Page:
The White House still has not formed an official stance on a bill that bans the federal government from rejecting security clearances required for employment at the CIA and NSA.
Progress on this front occurred in July 2021 when the FBI updated its hiring policies to consider candidates who had not consumed cannabis for one full year prior to their application date. Previously the agency demanded that candidates not consume cannabis for at least three years before applying.
Sen. Ron Wyden’s (D-OR) measure that forbids the federal government from declining employment security clearances for intelligence agencies due to prior marijuana use passed the Senate Intelligence Committee last week. The measure is now attached to the 2023 Intelligence Authorization Act, which needs to pass both chambers to reach the President’s desk.
“I applaud the committee for including my provisions, in particular an amendment ensuring that past cannabis use will not disqualify intelligence community applicants from serving their country,” Wyden, stated in a press release Thursday. “It’s a common-sense change to ensure the IC can recruit the most capable people possible.”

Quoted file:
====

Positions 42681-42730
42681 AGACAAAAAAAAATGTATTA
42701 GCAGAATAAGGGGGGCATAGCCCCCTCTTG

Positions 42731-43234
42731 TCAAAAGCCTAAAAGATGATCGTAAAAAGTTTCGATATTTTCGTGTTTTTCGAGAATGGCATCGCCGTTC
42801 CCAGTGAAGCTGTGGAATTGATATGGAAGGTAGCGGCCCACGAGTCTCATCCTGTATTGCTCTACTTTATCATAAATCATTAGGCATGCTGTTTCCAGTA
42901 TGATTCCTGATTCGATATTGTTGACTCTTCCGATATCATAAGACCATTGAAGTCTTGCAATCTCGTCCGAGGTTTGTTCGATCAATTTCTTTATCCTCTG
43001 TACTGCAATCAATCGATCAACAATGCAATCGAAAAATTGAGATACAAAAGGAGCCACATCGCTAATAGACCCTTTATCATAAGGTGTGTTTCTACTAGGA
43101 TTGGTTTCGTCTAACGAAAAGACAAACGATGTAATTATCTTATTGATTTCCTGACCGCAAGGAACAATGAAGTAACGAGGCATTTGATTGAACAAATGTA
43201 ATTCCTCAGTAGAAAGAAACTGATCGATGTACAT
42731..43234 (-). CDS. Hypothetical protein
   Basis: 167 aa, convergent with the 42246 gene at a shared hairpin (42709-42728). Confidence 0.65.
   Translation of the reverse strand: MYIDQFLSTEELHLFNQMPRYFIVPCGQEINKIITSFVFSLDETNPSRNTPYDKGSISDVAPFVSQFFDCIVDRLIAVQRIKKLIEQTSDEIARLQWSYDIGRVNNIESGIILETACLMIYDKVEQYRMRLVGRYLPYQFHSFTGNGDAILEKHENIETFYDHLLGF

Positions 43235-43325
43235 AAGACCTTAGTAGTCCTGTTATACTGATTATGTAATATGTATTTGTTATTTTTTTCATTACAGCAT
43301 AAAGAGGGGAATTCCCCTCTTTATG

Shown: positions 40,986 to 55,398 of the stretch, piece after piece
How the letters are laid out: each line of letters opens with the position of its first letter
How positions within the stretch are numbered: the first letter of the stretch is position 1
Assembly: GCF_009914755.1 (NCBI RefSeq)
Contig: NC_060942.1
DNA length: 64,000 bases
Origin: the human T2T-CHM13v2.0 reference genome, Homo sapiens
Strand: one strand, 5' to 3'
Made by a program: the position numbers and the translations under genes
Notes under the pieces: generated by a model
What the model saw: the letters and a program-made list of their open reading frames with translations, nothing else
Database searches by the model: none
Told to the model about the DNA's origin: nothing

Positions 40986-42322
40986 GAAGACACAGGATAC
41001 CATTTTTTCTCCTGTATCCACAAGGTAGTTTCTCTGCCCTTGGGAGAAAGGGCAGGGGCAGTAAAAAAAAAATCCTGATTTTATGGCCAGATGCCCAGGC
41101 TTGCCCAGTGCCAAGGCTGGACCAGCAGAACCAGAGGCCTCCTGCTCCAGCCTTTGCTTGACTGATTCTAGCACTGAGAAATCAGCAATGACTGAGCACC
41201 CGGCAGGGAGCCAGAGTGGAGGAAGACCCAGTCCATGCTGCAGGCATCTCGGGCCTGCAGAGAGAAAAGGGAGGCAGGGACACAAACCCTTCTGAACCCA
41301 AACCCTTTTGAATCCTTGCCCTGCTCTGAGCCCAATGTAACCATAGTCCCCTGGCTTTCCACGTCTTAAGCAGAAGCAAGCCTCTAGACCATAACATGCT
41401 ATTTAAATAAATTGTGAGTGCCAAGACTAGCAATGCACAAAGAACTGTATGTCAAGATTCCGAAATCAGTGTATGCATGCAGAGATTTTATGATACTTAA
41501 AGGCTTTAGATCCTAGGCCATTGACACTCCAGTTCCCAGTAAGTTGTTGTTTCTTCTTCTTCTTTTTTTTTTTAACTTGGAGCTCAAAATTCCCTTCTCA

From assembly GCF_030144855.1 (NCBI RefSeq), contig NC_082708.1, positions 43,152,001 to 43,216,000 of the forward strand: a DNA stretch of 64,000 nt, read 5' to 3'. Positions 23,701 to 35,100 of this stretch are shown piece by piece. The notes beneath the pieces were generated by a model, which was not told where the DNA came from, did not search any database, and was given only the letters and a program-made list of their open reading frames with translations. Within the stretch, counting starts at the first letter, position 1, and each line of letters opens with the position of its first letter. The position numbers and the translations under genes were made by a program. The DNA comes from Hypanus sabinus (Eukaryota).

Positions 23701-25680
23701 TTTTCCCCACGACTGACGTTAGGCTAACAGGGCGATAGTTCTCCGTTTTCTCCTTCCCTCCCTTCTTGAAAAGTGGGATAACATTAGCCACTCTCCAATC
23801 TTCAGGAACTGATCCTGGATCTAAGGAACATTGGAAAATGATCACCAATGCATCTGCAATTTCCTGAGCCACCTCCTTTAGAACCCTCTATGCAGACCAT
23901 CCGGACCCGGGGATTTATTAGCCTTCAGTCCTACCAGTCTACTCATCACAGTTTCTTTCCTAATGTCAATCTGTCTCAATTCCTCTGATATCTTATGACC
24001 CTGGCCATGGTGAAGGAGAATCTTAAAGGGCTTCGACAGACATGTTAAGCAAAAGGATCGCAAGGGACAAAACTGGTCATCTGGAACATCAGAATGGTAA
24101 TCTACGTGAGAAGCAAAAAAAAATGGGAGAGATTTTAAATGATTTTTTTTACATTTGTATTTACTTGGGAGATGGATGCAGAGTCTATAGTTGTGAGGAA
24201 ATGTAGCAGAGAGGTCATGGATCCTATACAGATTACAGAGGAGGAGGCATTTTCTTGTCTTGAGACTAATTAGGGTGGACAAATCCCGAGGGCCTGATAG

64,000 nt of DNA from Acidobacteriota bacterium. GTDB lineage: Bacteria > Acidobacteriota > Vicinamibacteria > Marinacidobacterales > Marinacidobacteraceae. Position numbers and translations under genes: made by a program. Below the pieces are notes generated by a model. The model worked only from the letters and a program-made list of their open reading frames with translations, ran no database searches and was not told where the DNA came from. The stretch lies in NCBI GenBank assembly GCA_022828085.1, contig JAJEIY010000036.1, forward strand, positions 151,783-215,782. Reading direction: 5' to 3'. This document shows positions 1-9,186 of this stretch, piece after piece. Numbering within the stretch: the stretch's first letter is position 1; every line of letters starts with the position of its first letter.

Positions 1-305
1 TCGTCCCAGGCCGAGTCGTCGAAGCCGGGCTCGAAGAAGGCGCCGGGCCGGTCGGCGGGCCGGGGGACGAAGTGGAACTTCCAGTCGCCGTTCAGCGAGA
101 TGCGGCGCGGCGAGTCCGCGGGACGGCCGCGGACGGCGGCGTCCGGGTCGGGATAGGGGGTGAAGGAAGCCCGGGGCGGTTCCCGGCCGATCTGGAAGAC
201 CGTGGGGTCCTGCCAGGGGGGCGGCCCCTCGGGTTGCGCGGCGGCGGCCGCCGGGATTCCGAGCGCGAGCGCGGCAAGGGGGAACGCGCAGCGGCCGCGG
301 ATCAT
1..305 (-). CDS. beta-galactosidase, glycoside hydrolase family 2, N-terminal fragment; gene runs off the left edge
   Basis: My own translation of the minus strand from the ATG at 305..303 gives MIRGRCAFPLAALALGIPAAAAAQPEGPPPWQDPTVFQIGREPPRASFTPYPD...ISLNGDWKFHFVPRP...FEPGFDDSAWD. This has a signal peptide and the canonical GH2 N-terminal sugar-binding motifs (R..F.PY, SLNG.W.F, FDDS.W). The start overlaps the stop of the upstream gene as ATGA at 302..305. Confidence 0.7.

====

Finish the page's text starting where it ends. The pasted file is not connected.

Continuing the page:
At a press briefing Thursday, a reporter asked John Kirby, National Security Council (NSC) Coordinator for Strategic Communication if the administration has seen the measure yet and has a position. “You’re going to have to let me take that question, sir. I don’t have anything for you on that,” replied Kirby, a former Pentagon spokesperson, and retired Navy Rear Admiral.
While provisions of the marijuana amendment are not public, they were partly presented in Sen. Wyden’s official press release.
The provisions include, “Prohibiting denial of a security clearance to IC personnel based solely on past use of cannabis.”
In the press release, Sen. Wyden says he “will continue to fight to ensure that ongoing cannabis use is not the basis for denying or losing a clearance.”
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